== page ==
The ‘Conclusions of Law’ were in substance that each plaintiff was convicted of a felony which was an infamous crime under said section 1 of article II, and is thereby ineligible to vote in California; and section 1 is constitutional and does not violate the constitutional rights of either plaintiff.
Appellants' first contention is to the effect that they have not been convicted of an ‘infamous crime’ as that phrase is used in said section 1 of article II.
Said section provides: ‘Every * * * citizen of the United States * * * of the age of 21 years, who shall have been a resident of the State one year next preceding the day of the election, and of the county * * * 90 days, and in the election precinct 54 days, shall be entitled to vote at all elections * * * provided * * * no alien ineligible to citizenship, no idiot, no insane person, no person convicted of any infamous crime, * * * and no person who shall not be able to read the Constitution in the English language and write his or her name, shall ever exercise the privileges of an elector in this State * * *.’4
It has been held that ‘all felonies are infamous crimes.’ (Truchon v. Toomey, 116 Cal.App.2d 736, 737–738, 254 P.2d 638, 36 A.L.R.2d 1230; see Stephens v. Toomey, 51 Cal.2d 864, 338 P.2d 182; 17 Cal.jur.2d, Elections, § 14, p. 263.) In the present case, the plaintiffs were convicted of violating the Selective Service Act and were sentenced to imprisonment in a penitentiary,—plaintiff Otsuka for a term of three years, and plaintiff Abbott for two years. Section 1 of title 18 of the United States Code provides, in part: ‘(1) Any offense punishable by * * * imprisonment for a term exceeding one year is a felony. * * *’ It has been held also that a federal crime punishable by imprisonment for more than one year in a penitentiary is an infamous crime (In re Claasen, 140 U.S. 200, 205, 11 S.Ct. 735; 35 L.Ed. 409), and that conviction of a felony under federal law disqualifies a voter under a state constitutional provision disqualifying persons who have been convicted of a felony. (See State ex rel. Barrett v. Sartorious, 351 Mo. 1237, 175 S.W.2d 787, 149 A.L.R. 1067, 1075.) Appellants were convicted of an infamous crime as that phrase is used in said section 1 of article II.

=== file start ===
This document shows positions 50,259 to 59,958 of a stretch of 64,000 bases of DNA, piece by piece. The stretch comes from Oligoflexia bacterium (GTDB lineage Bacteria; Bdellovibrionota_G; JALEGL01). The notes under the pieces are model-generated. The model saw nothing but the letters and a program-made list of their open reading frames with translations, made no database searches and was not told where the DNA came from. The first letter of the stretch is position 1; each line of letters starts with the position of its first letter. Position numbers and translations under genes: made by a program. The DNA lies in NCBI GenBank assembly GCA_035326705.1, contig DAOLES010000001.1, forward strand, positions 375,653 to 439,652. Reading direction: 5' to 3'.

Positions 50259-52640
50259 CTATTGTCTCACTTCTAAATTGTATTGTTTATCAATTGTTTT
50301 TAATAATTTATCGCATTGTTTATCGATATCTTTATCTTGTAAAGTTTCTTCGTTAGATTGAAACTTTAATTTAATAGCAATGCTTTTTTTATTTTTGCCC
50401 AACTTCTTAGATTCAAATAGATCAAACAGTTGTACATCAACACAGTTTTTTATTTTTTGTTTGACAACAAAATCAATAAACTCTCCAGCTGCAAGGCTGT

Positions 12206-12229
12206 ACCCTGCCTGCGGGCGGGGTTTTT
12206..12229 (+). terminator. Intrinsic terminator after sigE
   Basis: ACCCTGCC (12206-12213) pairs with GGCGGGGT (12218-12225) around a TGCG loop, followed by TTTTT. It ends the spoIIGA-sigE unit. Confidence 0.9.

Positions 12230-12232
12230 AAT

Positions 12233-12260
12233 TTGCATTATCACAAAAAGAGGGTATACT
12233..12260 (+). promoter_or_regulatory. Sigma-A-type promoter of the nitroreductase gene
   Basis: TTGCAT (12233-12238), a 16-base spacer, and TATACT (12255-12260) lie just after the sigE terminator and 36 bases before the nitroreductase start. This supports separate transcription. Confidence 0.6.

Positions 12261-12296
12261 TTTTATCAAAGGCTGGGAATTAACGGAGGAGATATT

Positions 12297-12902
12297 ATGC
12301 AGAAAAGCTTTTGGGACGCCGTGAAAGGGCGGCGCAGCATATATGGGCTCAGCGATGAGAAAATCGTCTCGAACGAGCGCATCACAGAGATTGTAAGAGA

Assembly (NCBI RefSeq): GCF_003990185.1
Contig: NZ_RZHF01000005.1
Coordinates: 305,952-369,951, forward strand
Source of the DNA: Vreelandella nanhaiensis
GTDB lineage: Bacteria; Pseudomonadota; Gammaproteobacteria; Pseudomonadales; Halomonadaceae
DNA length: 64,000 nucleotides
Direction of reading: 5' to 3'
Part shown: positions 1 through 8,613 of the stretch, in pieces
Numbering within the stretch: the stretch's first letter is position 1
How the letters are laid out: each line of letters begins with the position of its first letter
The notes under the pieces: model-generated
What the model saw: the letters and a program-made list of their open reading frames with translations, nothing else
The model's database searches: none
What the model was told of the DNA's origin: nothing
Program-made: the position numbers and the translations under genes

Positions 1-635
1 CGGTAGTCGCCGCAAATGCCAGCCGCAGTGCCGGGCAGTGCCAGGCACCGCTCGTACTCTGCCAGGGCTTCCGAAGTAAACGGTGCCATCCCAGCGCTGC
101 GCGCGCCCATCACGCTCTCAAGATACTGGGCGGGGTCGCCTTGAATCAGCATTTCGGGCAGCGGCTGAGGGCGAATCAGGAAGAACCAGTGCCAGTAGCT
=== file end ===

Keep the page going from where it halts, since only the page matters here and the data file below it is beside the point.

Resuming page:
Appellants contend that said section 1 of the California Constitution imposes punishment in addition to that prescribed by Congress in the Selective Service Act, and that the section is ‘void as an intrusion into an area’ which has been preempted by Congress.
In Lassiter v. Northampton County Bd. of Elections, 360 U.S. 45, 50–51, 79 S.Ct. 985, 989–990, 3 L.Ed.2d 1072, it is said: ‘The States have long been held to have broad powers to determine the conditions under which the right of suffrage may be exercised [citations], absent of course the discrimination which the Constitution condemns. * * * So while the right of suffrage is established and guaranteed by the Constitution [citations] it is subject to the imposition of state standards which are not discriminatory and which do not contravene any restriction that Congress * * * has imposed. * * * We do not suggest that any standards which a State Desires to adopt may be required of voters. But there is wide scope for exercise of its jurisdiction. Residence requirements, age, previous criminal record (Davis v. Beason, 133 U.S. 333, 345–347, 10 S.Ct. 299, 301–302, 33 L.Ed. 637 [641–642 see infra]) are obvious examples indicating factors which a State may take into consideration in determining the qualifications of voters.5 (Italics added.) The ability to read and write likewise has some relation to standards designed to promote intelligent use of the ballot.’ It is to be noted that section 1 of article II predicates eligibility as a qualified voter on factors such as age, residence, and absence of conviction of an infamous crime,—which factors are referred to in the Lassiter case as obvious examples of factors which a state may take into consideration in determining the qualifications of voters.